Starbucks Might Start Serving Alcohol At Select Locations In The Bay Area, So Get Ready To Get Your 'Starbucks Evenings' On
Big news, Northern California Starbucks enthusiasts: Starbucks might be serving alcohol at some Bay Area locations soon. Coffee is great and all, but sometimes you just want to kick back with a glass of wine, you know? I'll admit that I'm not totally sure why one would choose kicking back with a glass of wine at Starbucks over kicking back with a glass of wine at your favorite wine bar… but that's OK. Post-work happy hour comes in many forms, after all.
According to Mercury News, Starbucks has applied for liquor licenses for 15 Bay Area locations. If the licenses are granted, these locations will join the 37 (by my count, at least) other Sbux spots that currently participate in the “Starbucks Evenings” program — a sort of evening-long happy hour during which, from 4 PM onward, participating locations serve wine, beer, and a fancy-schmancy small plates menu in addition to the coffee chain's usual offerings.
Not going to lie, guys — from what I can see from the Starbucks website, that small plates menu looks pretty tasty. I mean, Starbucks isn't usually the first place I go when I want food — for me, it usually falls under the “I desperately need a sandwich and this is the only thing around” umbrella — but bacon-wrapped dates with balsamic glaze? Artichoke and goat cheese flatbread? Truffle mac and cheese? I think I speak for many of us when I say, sold!
The Starbucks Evening program, by the way, isn't new; we first got wind of its beginnings in 2012. The idea even predates that particular tidbit, though: According to The Street, there's even one location in Portland, OR that's been serving booze since 2011 (for the curious, it's the one outside the ground floor exit of Powell's City of Books in the Pearl District. All of that means nothing to me, but I assume Portland residents will understand) — and in 2010, the chain began testing wine and beer at a Seattle location (the one on Olive Way. Again, this means nothing to me, but it probably means something to folks who actually live in Seattle). Over the years, some 37 locations in the U.S. have joined the program, mostly in metropolitan areas: Chicago, LA, Atlanta, Washington, D.C., and Orlando, in addition to Seattle and Portland.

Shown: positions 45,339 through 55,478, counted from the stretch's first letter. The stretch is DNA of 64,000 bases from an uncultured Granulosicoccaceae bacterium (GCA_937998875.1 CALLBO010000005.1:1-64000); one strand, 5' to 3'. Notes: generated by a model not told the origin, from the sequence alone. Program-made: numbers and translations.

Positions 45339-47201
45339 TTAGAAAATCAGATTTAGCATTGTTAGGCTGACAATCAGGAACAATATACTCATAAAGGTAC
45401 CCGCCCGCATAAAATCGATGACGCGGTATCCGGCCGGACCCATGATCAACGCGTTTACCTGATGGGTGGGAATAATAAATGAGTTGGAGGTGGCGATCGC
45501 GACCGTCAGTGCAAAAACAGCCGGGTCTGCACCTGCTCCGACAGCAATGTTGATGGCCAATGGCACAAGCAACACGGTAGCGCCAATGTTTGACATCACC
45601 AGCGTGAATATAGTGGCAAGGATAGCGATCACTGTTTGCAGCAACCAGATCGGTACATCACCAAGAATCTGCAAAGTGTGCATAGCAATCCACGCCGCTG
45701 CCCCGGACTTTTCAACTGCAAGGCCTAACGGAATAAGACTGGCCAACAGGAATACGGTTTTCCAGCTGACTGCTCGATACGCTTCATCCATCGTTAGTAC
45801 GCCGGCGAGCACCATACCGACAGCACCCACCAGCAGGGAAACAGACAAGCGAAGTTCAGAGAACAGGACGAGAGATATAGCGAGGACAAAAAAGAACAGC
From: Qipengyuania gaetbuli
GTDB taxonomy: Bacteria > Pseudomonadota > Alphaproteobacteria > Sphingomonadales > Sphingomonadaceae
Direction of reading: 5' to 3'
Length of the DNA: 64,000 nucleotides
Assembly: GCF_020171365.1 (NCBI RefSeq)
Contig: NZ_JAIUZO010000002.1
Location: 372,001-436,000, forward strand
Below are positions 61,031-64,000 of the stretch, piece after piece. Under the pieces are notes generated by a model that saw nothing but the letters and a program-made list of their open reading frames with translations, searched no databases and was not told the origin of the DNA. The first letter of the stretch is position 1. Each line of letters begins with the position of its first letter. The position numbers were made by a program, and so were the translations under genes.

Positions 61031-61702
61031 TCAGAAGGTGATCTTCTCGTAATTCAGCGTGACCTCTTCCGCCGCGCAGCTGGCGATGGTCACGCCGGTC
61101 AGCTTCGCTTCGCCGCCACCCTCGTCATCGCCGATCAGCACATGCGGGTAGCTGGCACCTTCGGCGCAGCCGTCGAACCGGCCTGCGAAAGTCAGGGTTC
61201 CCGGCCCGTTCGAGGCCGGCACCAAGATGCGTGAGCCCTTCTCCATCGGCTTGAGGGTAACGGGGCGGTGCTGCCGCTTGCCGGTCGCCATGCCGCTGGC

So how do residents of San Francisco and the Bay Area feel about Starbucks Evenings coming to their neck of the woods? As you might expect, it's a bit of a mixed bag. One resident, Christine La Monaca, told KTVU, “I think being open later and having a small drink menu would be good"; however, another — Michael Tardiff — said, “There are so many other great areas to… get happy hour and stuff in San Francisco, so no, it probably wouldn't be my first place.” One person speaking to Mercury News brought up my own thoughts on the matter: Said Maria Sanches, “It seems kind of weird. I've always seen [Starbucks] as a coffee place, so I don't know how that's going to work out. For a glass of wine I would probably go to some other place.”
At the same time, though, it makes a certain amount of sense. We've probably all arranged to meet a friend for coffee after work at Starbucks at some point in our adult lives; it's easy, it's convenient, and they're everywhere. You can still get everything on the regular Starbucks menu once 4 PM rolls around, so look at it as a neat addition — if you thought you wanted coffee, but decide that you'd really like a glass of wine instead, you don't have to go through the bother of finding a new spot to meet. And with places like Chipotle and Taco Bell serving alcohol (or rather, almost serving alcohol, in Taco Bell's case), I wonder if maybe fast food and fast casual places with booze might not be the way of the future.
In any event, though, Starbucks still has to jump over the hurdle of actually getting those liquor licenses approved before it can start serving alcohol in the Bay Area; as such, you may not want to get too excited just yet. Still, though — it could be fun, no?
Images: jpmatth/Flickr; Giphy (2)